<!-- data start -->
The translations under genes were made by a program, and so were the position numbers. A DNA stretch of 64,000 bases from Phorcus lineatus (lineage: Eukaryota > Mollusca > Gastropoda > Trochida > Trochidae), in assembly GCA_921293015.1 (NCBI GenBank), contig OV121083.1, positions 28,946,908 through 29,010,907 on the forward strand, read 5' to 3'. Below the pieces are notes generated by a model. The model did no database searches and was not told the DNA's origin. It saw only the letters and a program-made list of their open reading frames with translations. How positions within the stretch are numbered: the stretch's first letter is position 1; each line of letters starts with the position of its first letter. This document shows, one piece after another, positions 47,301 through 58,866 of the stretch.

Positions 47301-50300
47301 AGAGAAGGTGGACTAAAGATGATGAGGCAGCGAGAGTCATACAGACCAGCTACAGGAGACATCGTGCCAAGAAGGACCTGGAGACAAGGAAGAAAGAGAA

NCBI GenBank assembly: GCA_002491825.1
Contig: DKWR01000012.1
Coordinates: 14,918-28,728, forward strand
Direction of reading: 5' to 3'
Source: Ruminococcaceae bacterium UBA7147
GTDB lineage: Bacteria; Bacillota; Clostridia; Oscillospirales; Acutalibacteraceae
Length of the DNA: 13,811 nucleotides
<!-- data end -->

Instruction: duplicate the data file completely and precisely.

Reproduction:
The translations under genes were made by a program, and so were the position numbers. A DNA stretch of 64,000 bases from Phorcus lineatus (lineage: Eukaryota > Mollusca > Gastropoda > Trochida > Trochidae), in assembly GCA_921293015.1 (NCBI GenBank), contig OV121083.1, positions 28,946,908 through 29,010,907 on the forward strand, read 5' to 3'. Below the pieces are notes generated by a model. The model did no database searches and was not told the DNA's origin. It saw only the letters and a program-made list of their open reading frames with translations. How positions within the stretch are numbered: the stretch's first letter is position 1; each line of letters starts with the position of its first letter. This document shows, one piece after another, positions 47,301 through 58,866 of the stretch.

Positions 47301-50300
47301 AGAGAAGGTGGACTAAAGATGATGAGGCAGCGAGAGTCATACAGACCAGCTACAGGAGACATCGTGCCAAGAAGGACCTGGAGACAAGGAAGAAAGAGAA

NCBI GenBank assembly: GCA_002491825.1
Contig: DKWR01000012.1
Coordinates: 14,918-28,728, forward strand
Direction of reading: 5' to 3'
Source: Ruminococcaceae bacterium UBA7147
GTDB lineage: Bacteria; Bacillota; Clostridia; Oscillospirales; Acutalibacteraceae
Length of the DNA: 13,811 nucleotides